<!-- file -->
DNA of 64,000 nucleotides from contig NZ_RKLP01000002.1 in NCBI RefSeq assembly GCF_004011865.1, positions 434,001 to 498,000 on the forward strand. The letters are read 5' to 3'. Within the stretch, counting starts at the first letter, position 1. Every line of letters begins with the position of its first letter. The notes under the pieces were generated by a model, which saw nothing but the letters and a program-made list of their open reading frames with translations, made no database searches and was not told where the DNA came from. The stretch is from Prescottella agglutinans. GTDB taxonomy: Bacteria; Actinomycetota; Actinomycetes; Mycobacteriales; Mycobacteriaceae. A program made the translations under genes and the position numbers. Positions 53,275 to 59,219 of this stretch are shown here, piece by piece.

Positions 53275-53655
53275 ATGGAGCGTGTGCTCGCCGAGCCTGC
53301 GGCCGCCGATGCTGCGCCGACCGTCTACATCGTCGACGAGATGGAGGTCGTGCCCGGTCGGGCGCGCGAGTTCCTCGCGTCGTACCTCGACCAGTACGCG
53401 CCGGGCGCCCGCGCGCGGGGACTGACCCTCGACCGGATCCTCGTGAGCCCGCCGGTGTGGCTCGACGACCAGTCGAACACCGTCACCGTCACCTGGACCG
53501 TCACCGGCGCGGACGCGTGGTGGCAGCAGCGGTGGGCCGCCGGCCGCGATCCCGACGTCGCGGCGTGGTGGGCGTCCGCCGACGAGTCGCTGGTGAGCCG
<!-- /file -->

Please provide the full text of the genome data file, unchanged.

DNA of 64,000 nucleotides from contig NZ_RKLP01000002.1 in NCBI RefSeq assembly GCF_004011865.1, positions 434,001 to 498,000 on the forward strand. The letters are read 5' to 3'. Within the stretch, counting starts at the first letter, position 1. Every line of letters begins with the position of its first letter. The notes under the pieces were generated by a model, which saw nothing but the letters and a program-made list of their open reading frames with translations, made no database searches and was not told where the DNA came from. The stretch is from Prescottella agglutinans. GTDB taxonomy: Bacteria; Actinomycetota; Actinomycetes; Mycobacteriales; Mycobacteriaceae. A program made the translations under genes and the position numbers. Positions 53,275 to 59,219 of this stretch are shown here, piece by piece.

Positions 53275-53655
53275 ATGGAGCGTGTGCTCGCCGAGCCTGC
53301 GGCCGCCGATGCTGCGCCGACCGTCTACATCGTCGACGAGATGGAGGTCGTGCCCGGTCGGGCGCGCGAGTTCCTCGCGTCGTACCTCGACCAGTACGCG
53401 CCGGGCGCCCGCGCGCGGGGACTGACCCTCGACCGGATCCTCGTGAGCCCGCCGGTGTGGCTCGACGACCAGTCGAACACCGTCACCGTCACCTGGACCG
53501 TCACCGGCGCGGACGCGTGGTGGCAGCAGCGGTGGGCCGCCGGCCGCGATCCCGACGTCGCGGCGTGGTGGGCGTCCGCCGACGAGTCGCTGGTGAGCCG